The AP explains how it calls races, saying, “The responsibility for calling races rests with experienced journalists in each state. They are armed with on-the-ground knowledge of their territory that no other national news organization can match.” In addition, says the AP, “On election night, race callers in each state are assisted by experts in AP’s Washington bureau who examine exit poll numbers and votes as they are counted.”
Here’s a closer look at the three states:
Trump has a slim lead in Michigan. As of November 11, the Secretary of State in Michigan was reporting the following totals:
That’s a margin of victory of just 13,107 votes. A margin of under 2,000 votes triggers an automatic recount in Michigan, but candidates can seek a recount even if the margin is larger. You can learn more about the Michigan recount rules here.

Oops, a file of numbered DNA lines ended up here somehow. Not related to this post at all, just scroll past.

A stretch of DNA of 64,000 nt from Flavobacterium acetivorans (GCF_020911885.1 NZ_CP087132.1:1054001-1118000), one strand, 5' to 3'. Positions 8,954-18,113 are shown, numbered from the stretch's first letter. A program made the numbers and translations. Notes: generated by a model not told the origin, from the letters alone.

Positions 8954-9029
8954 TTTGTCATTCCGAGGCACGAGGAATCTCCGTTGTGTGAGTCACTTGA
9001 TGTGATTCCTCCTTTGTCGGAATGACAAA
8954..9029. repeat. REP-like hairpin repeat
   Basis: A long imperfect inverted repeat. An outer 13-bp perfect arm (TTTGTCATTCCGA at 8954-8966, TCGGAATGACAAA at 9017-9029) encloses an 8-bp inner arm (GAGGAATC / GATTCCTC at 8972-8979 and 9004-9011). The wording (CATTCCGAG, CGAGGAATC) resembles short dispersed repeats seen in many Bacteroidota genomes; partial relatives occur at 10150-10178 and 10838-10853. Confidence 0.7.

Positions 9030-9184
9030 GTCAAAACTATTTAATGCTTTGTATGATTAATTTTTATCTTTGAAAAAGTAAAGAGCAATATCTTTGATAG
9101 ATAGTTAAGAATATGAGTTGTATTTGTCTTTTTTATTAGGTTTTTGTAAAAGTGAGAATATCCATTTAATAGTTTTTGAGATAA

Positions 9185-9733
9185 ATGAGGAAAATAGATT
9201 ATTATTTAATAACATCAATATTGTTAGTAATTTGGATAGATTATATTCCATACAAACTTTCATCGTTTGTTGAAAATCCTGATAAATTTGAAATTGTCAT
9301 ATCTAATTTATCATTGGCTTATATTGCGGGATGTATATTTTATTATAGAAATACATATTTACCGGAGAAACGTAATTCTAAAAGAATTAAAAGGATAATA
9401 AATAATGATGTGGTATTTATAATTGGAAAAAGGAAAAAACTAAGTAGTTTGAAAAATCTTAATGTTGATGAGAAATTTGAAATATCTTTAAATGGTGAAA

Fred Woodhams, spokesman for the Michigan Secretary of State’s office told Heavy: “It’s not for the Michigan Secretary of State’s Office to get involved in when national media outlets “call” a state. At this time, county boards of canvassers are verifying election results and will certify them. At the end of the month, the Michigan Board of State Canvassers will certify the results after the county boards complete their work. At that point, election results will be final.”
Asked whether he expected the results to change substantially, he responded, “No, but in every election small vote shifts occur during the canvassing process.”
“The canvassing process takes weeks to complete to ensure that voters can have full confidence in the accuracy and integrity of Michigan elections,” Woodhams said. “The canvassing boards are made up of equal numbers of Republicans and Democrats.”